IN THE CHANCERY COURT OF WARREN COUNTY, MISSISSIPPI IN THE MATTER OF THE LAST WILL AND TESTAMENT OF LIDA STRICKLAND TICKELL, DECEASED PROBATE NO. 2010-114PR NOTICE TO CREDITORS NOTICE is hereby given that Letters of Administration of the Estate of Lida Strickland Tickell, Deceased, were granted to the undersigned by the Chancery Court of Warren County, Mississipi on the 26th day of August, 2010, and all persons having claims against said estate are hereby notified and required to have the same probated and registered by the Clerk of said Court as required by law within ninety (90) days of the date of the first publication of this Notice to Creditors. Failure to so do will forever bar such claims. WITNESS my signature this the 26th day of August, 2010. _____________________ SYLVIA ANN TICKELL WREN, Administratrix Publish: 9/1, 9/8, 9/15 (3t)

02. Public Service FREE SHORT BEAGLE to good home. All shots current, great with women and kids. 601-618-9611. KEEP UP WITH all the local news and sales...Subscribe to The Vicksburg Post TODAY!! Call 601636-4545, Circulation.

Classified Advertising really brings big results!

11. Business Opportunities

11. Business Opportunities

Wednesday, September 8, 2010

05. Notices “Credit problems? No problem!� No way. The Federal Trade Commission says no company can legally remove accurate and timely information from your credit report. Learn about managing credit and debt at A message from The Vicksburg Post and the FTC.

06. Lost & Found LOST A DOG? Found a cat? Let The Vicksburg Post help! Run a FREE 3 day ad! 601-636-SELL or e-mail classifieds@vicksburg

07. Help Wanted “ACE�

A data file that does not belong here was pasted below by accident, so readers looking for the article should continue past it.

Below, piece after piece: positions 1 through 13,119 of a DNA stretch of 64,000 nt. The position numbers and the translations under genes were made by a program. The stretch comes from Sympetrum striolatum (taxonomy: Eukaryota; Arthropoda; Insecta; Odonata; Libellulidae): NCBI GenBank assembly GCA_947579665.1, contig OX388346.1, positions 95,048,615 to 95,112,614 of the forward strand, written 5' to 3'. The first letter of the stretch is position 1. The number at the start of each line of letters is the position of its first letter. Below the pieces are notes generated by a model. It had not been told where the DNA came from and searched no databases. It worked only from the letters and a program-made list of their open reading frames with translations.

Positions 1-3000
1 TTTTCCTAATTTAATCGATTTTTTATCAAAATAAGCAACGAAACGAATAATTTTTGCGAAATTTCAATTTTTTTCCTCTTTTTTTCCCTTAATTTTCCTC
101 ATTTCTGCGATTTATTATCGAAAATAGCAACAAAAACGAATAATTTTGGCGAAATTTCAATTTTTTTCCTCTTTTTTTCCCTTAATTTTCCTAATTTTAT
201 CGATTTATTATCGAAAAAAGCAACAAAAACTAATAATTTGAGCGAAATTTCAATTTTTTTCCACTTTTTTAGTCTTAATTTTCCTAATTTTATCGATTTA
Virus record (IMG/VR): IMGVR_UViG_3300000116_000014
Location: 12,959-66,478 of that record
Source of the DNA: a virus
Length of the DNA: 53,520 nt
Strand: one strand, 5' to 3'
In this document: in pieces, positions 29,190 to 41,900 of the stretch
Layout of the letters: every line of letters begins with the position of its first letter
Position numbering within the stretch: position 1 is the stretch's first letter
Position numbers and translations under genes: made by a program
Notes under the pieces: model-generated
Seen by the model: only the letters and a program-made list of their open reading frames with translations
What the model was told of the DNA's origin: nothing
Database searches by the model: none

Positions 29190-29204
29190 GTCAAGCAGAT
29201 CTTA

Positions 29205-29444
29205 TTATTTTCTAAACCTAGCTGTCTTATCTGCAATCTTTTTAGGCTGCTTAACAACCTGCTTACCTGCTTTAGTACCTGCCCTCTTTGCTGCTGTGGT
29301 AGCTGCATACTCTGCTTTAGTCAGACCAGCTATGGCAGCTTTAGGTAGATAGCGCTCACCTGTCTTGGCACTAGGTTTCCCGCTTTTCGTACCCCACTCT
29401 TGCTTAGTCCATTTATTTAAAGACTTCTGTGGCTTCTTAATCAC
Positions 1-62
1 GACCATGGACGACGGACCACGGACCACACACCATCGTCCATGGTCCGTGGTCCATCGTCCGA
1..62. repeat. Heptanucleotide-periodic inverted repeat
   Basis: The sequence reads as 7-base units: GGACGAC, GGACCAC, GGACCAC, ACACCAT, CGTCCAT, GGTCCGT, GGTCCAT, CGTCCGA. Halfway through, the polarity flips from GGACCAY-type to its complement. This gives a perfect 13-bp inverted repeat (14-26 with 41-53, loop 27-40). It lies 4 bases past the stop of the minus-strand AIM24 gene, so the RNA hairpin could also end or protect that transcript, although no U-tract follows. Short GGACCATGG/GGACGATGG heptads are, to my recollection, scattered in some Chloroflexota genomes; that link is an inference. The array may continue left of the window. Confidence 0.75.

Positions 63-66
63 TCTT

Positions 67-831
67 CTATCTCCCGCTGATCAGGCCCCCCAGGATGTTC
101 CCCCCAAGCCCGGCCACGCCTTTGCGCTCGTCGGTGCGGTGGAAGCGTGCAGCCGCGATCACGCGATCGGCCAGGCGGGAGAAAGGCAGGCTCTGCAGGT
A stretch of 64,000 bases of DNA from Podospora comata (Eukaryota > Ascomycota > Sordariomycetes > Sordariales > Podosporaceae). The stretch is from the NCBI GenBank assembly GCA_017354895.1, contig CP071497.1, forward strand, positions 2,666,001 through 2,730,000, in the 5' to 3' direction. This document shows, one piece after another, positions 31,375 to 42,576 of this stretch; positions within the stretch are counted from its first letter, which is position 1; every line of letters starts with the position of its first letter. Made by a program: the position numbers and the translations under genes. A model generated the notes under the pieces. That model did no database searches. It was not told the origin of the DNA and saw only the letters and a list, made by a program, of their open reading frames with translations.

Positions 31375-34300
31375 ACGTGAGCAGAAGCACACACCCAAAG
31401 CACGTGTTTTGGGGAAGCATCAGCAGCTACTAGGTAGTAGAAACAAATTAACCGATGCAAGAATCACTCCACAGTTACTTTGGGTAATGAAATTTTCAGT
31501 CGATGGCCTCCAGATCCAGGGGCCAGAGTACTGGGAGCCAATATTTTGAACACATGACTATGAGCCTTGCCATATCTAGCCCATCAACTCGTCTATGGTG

Center For Pregnancy Choices Free Pregnancy Tests (non-medical facility)

¡ Education on All Options ¡ Confidential Counseling Call 601-638-2778 for appt ENDING HOMELESSNESS. WOMEN with children or without are you in need of shelter? Mountain of Faith Ministries/ Women's Restoration Shelter. Certain restrictions apply, 601-661-8990. Life coaching available by appointment.

Is the one you love hurting you? Call

Haven House Family Shelter 601-638-0555 or 1-800-898-0860 Services available to women & children who are victims of domestic violence and/or homeless: Shelter, counseling, group support. (Counseling available by appt.) KEEP UP WITH all the local news and sales...subscribe to The Vicksburg Post Today! Call 601-636-4545, ask for Circulation.

Runaway Are you 12 to 17? Alone? Scared? Call 601-634-0640 anytime or 1-800-793-8266 We can help! One child, one day at a time.

Truck Driver Training With a Difference Job Placement Asst. Day, Night & Refresher Classes Get on the Road NOW! Call 1-888-430-4223 MS Prop. Lic. 77#C124 BE YOUR OWN boss! Process medical claims from home on your computer. Call The Federal Trade Commission to find out how to spot medical billing scams. 1-877-FTC-HELP. A message from The Vicksburg Post and The FTC. FABS AND MORE needs full time, creative, experienced seamstress, learn to monogram. Apply at 1106 Washington Street.


   !! " # $%&'$($' )*)* #     ' + " TO BUY OR SELL


CALL 601-636-7535 $10 START UP KIT

LOST YOUR NINE IRON? Check the classi-


14. Pets & Livestock

18. Miscellaneous For Sale

18. Miscellaneous For Sale

AKC/ CKC REGISTERED Yorkies, Poodles and Schnauzers $400 and up! 601-218-5533,